The Dutch Jewish community numbered about 140,000 and had been in the Netherlands for about three hundred years. It was a poor and middle-class tiny minority, and was well integrated into a society that exhibited very little antisemitism. It was also a fragmented community, hardly in a position to deal with the Nazi onslaught following the conquest of the Netherlands in May 1940. The various segments of Dutch society, including the thirty percent of the population that was Catholic, sought accommodation with the Germans.
When the Nazi Reichkommissar ordered the registration of all people who had at least one Jewish grandparent, the Archbishop of Utrecht, Johannes de Jong, did not protest this antisemitic action even though he gave some thought to doing so and even though the Protestant Reformed church had protested. Pieter de Jong reports that when all government officials were required to sign a statement declaring that they belonged to the Aryan race, a Dutch Reformed official, Jan Koopmans, wrote and privately distributed a protesting brochure, and asked the Catholic archbishop to speak out, “difficult as this might be in view of the fact that the Pope had blessed Italian Arms and the attitude of some German bishops.” There was no protest from the Catholic hierarchy. Indeed, Ger van Roon asserts that protests against anti-Jewish measures came earlier from Protestants than from Catholics, and they came more from pastors, priests and laity than from bishops and church leaders.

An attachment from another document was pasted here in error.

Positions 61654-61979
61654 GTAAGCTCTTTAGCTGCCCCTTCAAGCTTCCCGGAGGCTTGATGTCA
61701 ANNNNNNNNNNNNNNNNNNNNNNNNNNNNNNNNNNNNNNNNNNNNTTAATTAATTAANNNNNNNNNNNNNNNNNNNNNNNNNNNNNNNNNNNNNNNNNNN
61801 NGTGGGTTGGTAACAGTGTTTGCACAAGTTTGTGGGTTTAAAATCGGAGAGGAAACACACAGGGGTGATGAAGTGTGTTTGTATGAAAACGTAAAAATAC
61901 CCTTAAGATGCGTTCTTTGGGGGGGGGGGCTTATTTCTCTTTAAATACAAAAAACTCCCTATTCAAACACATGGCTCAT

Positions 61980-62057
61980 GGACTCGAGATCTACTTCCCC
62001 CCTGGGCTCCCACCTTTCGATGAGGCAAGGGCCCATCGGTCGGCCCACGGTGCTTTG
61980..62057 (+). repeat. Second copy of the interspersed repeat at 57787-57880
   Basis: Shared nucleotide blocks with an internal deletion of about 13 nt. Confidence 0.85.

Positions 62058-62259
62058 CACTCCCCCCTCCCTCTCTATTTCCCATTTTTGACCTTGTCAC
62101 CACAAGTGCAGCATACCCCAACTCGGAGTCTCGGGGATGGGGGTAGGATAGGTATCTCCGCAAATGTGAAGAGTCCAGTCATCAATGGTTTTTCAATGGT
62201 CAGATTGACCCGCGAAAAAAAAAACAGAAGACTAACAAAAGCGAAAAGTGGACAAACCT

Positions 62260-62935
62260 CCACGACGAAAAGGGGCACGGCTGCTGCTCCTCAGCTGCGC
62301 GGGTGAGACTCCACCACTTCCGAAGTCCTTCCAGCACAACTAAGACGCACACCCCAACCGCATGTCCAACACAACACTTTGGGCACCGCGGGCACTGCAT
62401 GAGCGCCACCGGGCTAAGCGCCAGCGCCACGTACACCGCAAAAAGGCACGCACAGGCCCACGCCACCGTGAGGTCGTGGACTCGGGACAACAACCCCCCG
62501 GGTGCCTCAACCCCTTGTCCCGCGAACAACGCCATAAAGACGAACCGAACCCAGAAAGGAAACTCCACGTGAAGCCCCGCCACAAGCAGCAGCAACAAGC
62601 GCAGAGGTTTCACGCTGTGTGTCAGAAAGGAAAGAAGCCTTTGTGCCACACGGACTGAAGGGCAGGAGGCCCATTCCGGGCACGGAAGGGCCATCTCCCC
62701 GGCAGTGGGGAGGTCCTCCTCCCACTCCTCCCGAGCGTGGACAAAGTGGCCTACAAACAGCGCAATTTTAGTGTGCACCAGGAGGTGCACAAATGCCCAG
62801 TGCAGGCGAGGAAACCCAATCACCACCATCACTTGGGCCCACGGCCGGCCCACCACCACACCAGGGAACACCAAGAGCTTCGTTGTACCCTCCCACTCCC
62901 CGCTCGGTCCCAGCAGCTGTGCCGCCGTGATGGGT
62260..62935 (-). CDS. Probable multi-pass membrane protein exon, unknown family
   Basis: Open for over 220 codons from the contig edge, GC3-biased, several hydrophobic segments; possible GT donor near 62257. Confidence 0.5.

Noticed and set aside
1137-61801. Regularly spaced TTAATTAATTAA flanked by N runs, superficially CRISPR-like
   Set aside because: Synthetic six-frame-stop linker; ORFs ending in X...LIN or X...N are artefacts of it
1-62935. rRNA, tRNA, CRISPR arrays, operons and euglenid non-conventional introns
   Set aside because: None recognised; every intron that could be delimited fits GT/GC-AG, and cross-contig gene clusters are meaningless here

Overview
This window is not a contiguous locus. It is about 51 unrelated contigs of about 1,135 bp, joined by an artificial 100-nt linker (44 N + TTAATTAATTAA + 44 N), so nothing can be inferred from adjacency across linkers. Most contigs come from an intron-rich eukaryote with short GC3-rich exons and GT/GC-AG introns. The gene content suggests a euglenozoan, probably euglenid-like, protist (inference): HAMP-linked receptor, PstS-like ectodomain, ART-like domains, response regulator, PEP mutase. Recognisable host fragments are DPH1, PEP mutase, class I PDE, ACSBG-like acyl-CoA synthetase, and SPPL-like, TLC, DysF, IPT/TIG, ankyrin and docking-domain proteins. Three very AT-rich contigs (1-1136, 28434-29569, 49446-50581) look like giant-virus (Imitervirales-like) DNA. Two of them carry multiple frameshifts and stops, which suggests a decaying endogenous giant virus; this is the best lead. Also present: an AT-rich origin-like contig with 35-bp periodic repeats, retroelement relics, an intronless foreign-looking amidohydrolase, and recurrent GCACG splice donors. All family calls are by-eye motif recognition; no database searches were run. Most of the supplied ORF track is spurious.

Deportations of Jews from Holland began in July 1942, and they continued for over a year, until there were very few Jews left in the country. There was no general Dutch resistance during this time, so that by the time resistance to the Germans took shape in late 1943, the Dutch Jewish community had already been destroyed. Archbishop de Jong protested personally to the Reichkommissar about the deportations, and when that didn’t work, he ordered a pastoral letter read on February 22, 1943 in all Catholic churches in which prayers were offered for “the people of Israel” and the sufferings they were enduring, and Catholics were told that cooperation with the deportation of Jews was morally unacceptable. The Nazis used this letter as a pretext for the premature arrest of Catholics who had converted from Judaism together with some monks and their deportation to Auschwitz.